presented by: Bradford & Holliman, Estate Planning
Few communities are not stretched for funding, so consider your local community (scholarships, church missions, museums, parks, civic clubs, and other non-profit charities) as you set up your complete estate plan.
Scholarships to Local Students – Families often decide to give back to the school or schools that helped them succeed in life. One couple endowed a scholarship to Jacksonville State University for local seniors who plan to attend JSU. The couple has had the pleasure of awarding annual scholarships for 34 years, long before their deaths. This scholarship helps the students as they begin their college careers. Other families have chosen to leave gifts to Alabama, Auburn, Samford, UAB, Birmingham Southern, and many other schools throughout the country with either very specific purposes such as to an athletic department or for research or for use at the university’s discretion. When considering schools, do not forget the local community colleges that provide foundation level classes and training for many in our communities. The impact such schools provide to their communities is substantial from core classes in math and science, to nursing, theater, and trades.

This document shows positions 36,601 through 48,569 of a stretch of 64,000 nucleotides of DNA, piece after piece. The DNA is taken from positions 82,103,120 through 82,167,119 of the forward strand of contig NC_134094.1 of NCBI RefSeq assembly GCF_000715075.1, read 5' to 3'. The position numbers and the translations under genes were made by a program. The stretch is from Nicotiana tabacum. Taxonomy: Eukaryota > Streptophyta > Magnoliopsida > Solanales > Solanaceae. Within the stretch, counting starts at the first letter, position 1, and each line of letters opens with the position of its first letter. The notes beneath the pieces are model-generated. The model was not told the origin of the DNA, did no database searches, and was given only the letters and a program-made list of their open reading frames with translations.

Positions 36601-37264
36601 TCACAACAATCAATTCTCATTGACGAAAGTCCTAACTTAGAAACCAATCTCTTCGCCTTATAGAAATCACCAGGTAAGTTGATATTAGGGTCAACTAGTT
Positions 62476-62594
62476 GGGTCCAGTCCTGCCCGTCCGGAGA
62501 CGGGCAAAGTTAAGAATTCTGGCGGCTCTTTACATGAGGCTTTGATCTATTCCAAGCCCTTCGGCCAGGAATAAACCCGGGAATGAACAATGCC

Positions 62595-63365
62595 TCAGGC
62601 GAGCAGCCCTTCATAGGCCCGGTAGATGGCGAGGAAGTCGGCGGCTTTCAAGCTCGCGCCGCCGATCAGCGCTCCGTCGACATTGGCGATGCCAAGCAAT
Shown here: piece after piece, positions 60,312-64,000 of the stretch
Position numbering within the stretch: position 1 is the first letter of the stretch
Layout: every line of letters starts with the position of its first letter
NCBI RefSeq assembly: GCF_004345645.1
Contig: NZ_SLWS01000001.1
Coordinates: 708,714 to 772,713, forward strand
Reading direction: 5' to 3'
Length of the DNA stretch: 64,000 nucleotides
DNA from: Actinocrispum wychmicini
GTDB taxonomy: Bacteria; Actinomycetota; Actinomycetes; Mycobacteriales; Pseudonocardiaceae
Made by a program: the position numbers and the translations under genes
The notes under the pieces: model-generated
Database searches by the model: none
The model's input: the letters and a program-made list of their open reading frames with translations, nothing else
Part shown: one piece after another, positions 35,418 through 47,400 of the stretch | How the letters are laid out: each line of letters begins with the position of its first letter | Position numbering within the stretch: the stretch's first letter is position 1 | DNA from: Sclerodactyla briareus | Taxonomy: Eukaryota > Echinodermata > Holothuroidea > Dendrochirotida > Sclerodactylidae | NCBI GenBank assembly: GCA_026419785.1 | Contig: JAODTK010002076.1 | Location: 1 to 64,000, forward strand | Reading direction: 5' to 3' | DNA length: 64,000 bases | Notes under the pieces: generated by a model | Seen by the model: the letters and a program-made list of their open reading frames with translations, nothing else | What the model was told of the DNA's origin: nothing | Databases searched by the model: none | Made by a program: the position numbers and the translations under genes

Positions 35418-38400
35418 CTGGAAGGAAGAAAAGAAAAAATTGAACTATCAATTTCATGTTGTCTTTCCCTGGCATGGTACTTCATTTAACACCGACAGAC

Operating Expenses – Small non-profits such as arts councils, community theatres, and sports associations often make a huge impact on local communities. Your estate plan could include funds for operating expenses which are often not covered by larger corporate or government grants. Many grants also require matching funds, so your bequest could help these non-profits receive grants as well.
Infrastructure Gifts – Real estate can be used to develop walking trails, waterfront facilities, dog parks, or community gardens. Many communities’ libraries, city halls, museums, and even schools exist only because someone donated the land or buildings to enhance the community.
When reviewing your estate plan every 3 – 5 years, carefully consider the aspects of your community that mean so much to you and your family to see if an endowment or estate gift through your estate plan could be a great way to give back, both today and after you’re gone. An experienced estate lawyer can help you work through the specifics.
-Melanie B. Holliman, JD
Partner, Bradford & Holliman
Estate Planning, Trusts & Special Needs
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